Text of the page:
Utah State University’s Nora Eccles Harrison Museum of Art (NEHMA) is hosting Utah’s Proving Ground: Aesthetics, Environment and Politics of Dugway Proving Ground, an artist talk and panel discussion on Wednesday, Oct. 23, from 5:15-6:30 p.m. This event complements the exhibition currently on view at the museum titled Proving Ground by photographer David Maisel.
The panel will be comprised of Maisel and Terry Tempest Williams, author; Mark Brunson, environmental ecologist at USU; Vincent Liddiard, chief of staff, Dugway Proving Ground; and moderated by Matthew LaPlante, USU journalism professor and reporter.
The event will be held at the USU Russell/Wanlass Performance Hall on the Logan campus and is free for NEHMA members, USU faculty, students and staff and $15 for the public. A book signing by Maisel and Williams, along with a reception, follows at NEHMA from 6:45-7:30 p.m.
Throughout his career, Maisel has explored the aesthetics and politics of radically human-altered environments, framing issues of contemporary landscape with equal measures of documentation and metaphor. The exhibition, Proving Ground, explores military power, land use and the limits of human technology.
About the exhibition: In 2014, after a decade of inquiry to the Pentagon, Maisel was granted permission to photograph Dugway Proving Ground. Through more than 30 large- and small-format photographs and two video projections, Proving Ground explores the surreal landscape and architecture of the classified military site, which is, in Maisel’s words, a “hidden, walled-off, and secret site that offers the opportunity to reflect on who and what we are collectively, as a society.”
Maisel will provide an overview on photographs of the three different projects he worked on in Utah throughout his career—Kennecott Mines, the Spiral Jetty and human interactions with the Great Salt Lake and Dugway Proving Ground. The talk will be directly followed with a moderated discussion will begin with the panelists. Discussion topics include environmental photography, historical and contemporary geopolitics, environmental ecology and military testing in the West.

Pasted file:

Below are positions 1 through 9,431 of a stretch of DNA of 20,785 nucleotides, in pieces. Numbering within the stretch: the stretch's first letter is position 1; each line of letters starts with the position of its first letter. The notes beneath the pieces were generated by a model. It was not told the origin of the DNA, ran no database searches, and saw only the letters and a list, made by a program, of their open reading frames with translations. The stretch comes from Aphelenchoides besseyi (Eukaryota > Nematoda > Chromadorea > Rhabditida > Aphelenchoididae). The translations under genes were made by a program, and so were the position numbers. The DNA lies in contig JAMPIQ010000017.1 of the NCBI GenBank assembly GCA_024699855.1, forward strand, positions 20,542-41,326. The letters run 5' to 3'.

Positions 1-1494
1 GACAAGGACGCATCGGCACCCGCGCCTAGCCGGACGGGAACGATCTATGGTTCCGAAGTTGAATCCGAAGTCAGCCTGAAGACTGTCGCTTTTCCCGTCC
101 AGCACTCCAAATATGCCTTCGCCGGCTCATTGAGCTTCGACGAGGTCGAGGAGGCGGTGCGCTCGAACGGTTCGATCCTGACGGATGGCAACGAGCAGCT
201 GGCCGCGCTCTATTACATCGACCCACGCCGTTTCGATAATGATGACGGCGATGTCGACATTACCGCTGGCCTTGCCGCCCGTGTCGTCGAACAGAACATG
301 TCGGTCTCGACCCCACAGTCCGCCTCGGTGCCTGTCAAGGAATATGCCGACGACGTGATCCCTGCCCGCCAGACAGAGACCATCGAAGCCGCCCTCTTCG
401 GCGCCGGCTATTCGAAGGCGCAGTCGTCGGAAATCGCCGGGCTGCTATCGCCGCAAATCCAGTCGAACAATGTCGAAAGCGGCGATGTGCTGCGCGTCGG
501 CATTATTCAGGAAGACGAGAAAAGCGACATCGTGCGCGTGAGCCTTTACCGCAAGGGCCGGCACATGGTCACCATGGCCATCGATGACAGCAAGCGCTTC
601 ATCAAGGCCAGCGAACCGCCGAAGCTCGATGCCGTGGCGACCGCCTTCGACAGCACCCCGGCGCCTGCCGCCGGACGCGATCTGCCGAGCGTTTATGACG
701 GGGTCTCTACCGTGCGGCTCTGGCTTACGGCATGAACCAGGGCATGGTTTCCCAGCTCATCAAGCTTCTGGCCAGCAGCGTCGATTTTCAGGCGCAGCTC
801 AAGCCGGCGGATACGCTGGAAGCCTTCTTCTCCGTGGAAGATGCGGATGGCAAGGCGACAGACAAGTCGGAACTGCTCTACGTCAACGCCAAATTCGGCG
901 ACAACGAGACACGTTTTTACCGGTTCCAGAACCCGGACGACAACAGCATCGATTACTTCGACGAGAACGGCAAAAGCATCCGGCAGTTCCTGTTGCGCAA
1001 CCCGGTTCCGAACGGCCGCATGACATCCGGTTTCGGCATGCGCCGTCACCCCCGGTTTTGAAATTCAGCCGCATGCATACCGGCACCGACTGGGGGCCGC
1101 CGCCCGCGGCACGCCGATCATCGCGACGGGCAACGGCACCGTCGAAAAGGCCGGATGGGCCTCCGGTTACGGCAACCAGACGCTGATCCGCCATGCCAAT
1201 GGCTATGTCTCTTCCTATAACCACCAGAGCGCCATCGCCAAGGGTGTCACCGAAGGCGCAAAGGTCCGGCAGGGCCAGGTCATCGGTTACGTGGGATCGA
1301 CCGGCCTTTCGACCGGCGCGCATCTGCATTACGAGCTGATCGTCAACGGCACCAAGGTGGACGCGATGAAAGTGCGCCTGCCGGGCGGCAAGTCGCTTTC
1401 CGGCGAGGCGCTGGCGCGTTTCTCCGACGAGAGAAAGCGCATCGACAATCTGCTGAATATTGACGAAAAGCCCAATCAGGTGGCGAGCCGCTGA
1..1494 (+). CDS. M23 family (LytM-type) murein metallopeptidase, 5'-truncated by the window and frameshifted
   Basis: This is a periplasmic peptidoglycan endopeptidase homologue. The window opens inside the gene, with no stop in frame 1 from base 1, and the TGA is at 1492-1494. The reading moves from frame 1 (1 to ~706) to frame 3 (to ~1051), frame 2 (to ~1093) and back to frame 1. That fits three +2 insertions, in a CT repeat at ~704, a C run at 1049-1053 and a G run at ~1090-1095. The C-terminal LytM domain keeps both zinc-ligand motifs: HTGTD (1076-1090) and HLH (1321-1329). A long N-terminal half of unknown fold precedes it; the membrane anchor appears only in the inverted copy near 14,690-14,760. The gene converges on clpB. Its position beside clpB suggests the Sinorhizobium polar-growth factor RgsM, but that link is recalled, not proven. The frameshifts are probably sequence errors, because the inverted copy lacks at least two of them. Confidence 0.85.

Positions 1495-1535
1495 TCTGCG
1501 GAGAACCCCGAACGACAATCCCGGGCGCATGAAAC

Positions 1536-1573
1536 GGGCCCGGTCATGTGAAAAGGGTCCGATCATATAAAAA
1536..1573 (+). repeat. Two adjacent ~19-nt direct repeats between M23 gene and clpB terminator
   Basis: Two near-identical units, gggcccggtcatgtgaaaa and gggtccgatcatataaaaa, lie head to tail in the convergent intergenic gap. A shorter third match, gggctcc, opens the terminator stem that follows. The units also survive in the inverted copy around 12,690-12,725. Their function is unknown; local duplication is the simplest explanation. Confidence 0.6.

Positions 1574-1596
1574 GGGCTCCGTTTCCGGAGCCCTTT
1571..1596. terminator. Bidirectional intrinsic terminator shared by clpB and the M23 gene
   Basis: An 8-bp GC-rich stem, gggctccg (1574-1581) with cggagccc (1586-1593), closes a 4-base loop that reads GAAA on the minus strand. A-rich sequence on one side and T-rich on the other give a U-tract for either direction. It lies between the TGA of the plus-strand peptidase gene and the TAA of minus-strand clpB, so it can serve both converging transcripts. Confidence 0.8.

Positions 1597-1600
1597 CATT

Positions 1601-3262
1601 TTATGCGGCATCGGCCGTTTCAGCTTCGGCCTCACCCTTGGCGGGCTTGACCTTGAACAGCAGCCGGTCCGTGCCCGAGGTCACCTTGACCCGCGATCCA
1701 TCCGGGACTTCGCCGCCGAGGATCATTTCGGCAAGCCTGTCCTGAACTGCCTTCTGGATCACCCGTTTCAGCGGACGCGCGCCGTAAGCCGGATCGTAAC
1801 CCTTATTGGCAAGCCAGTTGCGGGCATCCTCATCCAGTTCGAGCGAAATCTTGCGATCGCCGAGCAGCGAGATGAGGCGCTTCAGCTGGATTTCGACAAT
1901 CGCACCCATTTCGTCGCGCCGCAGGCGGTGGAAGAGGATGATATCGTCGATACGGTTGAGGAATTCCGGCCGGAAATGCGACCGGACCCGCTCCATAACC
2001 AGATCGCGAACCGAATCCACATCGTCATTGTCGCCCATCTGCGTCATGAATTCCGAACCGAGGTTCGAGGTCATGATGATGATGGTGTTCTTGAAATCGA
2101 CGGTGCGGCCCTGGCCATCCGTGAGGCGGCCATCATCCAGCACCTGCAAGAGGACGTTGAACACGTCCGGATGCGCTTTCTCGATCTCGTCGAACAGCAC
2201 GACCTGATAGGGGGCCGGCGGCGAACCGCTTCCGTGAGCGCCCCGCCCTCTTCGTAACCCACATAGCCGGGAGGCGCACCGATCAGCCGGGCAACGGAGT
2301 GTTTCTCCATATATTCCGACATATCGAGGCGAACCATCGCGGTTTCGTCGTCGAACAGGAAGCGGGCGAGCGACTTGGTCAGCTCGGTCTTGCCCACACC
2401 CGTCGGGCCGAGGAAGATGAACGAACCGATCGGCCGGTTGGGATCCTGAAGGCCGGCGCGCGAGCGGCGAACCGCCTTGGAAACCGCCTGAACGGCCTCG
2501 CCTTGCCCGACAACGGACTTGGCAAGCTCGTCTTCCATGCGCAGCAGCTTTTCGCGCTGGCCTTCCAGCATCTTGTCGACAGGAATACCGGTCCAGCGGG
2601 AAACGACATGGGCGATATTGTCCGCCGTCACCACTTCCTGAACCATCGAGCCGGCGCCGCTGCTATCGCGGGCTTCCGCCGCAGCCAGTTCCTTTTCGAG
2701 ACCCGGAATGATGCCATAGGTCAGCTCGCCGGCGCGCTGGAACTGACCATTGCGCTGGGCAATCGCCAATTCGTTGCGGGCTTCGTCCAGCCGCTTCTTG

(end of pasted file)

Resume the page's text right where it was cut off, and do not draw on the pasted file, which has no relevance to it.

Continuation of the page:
“This artist talk and panel discussion is certain to be a lively discussion about U.S. Army Dugway Proving Ground from many different angles, said Katie Lee-Koven, executive director and chief curator of NEHMA. Consuming over 800,000 acres of land in Utah, it is an important part of Utah history and is still a testing facility today. This type of event allows the museum to expand learning about what we have on view in our galleries in an unexpected way. How often do you have an author, photographer, ecologist and supervisor of a top-secret biological and chemical research facility all on the same stage? You don’t want to miss this.”
Proving Ground opened at NEHMA in mid-September and is on display through December 14.
The artist talk and panel discussion are sponsored by the O.C. Tanner Foundation, College of Science, S.J. and Jessie E. Quinney the College of Natural Resources, Caine College of the Arts,Utah Public Radio and the University Inn.
For more information on Proving Ground and USU’s Nora Eccles Harrison Museum of Art, visit https://artmuseum.usu.edu/.